Politics

Issuing telescopic batons to off-duty police officers sparks concern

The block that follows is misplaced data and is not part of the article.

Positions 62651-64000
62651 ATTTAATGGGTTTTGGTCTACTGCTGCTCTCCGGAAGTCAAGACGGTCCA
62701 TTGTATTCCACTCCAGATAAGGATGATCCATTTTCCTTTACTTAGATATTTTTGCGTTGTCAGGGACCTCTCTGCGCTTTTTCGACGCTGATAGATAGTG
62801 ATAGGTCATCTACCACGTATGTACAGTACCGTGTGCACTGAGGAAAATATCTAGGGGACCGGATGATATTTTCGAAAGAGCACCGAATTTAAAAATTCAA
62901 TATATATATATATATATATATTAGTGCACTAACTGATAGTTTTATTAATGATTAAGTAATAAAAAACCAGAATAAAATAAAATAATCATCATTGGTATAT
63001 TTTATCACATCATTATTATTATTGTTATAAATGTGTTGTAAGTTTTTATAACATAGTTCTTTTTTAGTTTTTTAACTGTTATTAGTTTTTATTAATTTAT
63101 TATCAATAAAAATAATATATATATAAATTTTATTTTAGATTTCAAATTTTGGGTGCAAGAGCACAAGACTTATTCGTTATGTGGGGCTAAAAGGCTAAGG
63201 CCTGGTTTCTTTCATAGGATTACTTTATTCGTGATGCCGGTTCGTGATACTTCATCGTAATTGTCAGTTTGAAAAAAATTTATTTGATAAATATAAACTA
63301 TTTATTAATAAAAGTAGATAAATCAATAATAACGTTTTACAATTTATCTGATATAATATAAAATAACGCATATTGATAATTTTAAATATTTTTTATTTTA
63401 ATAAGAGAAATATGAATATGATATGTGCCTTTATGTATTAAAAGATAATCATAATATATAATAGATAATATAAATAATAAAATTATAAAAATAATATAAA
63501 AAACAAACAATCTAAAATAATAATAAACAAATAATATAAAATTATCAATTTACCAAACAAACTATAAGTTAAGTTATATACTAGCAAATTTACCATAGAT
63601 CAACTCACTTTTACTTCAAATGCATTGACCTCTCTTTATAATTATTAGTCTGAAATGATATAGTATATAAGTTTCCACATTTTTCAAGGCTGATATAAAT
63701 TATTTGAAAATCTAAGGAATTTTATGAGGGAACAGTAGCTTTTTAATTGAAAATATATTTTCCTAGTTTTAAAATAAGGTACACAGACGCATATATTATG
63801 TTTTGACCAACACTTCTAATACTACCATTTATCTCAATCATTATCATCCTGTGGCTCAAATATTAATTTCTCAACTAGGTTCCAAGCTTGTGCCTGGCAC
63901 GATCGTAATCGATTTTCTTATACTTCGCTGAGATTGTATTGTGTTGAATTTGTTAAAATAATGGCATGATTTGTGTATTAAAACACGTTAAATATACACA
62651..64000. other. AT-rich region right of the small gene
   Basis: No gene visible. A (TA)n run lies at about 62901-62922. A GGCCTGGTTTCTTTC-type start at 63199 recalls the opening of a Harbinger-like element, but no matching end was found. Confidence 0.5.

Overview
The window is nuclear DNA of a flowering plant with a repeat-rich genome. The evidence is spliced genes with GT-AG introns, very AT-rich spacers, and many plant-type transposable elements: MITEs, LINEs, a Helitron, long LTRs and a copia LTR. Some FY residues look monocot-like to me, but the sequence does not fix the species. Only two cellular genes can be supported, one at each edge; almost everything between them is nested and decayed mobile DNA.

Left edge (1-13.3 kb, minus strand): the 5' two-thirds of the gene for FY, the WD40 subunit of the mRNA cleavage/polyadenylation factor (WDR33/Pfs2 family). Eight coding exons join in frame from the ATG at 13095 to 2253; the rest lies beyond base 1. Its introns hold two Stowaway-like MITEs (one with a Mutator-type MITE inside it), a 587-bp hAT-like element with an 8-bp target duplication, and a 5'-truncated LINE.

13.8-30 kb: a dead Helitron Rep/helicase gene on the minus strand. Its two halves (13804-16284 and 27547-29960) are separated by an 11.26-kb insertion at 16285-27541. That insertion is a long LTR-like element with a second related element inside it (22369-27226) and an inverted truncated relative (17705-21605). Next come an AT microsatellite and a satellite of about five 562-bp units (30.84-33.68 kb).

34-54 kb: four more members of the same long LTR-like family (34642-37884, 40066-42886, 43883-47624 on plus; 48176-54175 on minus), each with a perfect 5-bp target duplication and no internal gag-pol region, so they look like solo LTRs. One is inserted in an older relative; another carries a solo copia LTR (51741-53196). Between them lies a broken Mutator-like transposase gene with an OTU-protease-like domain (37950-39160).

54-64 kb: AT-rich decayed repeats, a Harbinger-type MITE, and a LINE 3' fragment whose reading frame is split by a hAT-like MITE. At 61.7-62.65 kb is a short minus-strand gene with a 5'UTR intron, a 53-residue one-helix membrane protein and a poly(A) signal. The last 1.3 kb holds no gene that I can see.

Throughout the course of the Hong Kong protests, police have been accused of using brutality tactics against protesters. What started out as a peaceful march towards the extradition bill gradually became a greater fight for democracy and investigation against police violence. A typical weekend of protests usually involves riot police with guns, batons and shields. Protesters may turn to using bricks, long sticks, metal pole and petrol bombs as weapons. Due to the escalation of protesters' violence and in the interest of operational efficiency, a new legislation that allows telescopic batons to be issued to off-duty officers from September 11 onwards has caused another ripple in this turbulent society. Chen, a 20-year-old university student who works part-time in the catering business, said he is "quite afraid" upon hearing the news.  The young man, who did not wish to disclose his full identity due to fears of authorities finding out, has shown strong doubt towards the decision made by the police force. "I will not define myself as a protester because I didn't join the protest very often. I have only participated in two rallies. However, I still feel scared," he said. Mr. Chen's occupation requires him to work till night and he only reaches back home around midnight. At the night of protest, he often sees police officers patrolling around the bus stop located somewhere in New Territories searching for protesters.  "Although I have not been checked by those officers ever, I still want to protect myself from being arrested, I will always leave some signs that I just left from my work place, in case riot police checks on me," he added. Chief Superintendent John Tse Chun-chung of the Police Public Relations Branch announced at a press conference on September 10 that numbers of telescopic batons will be specially …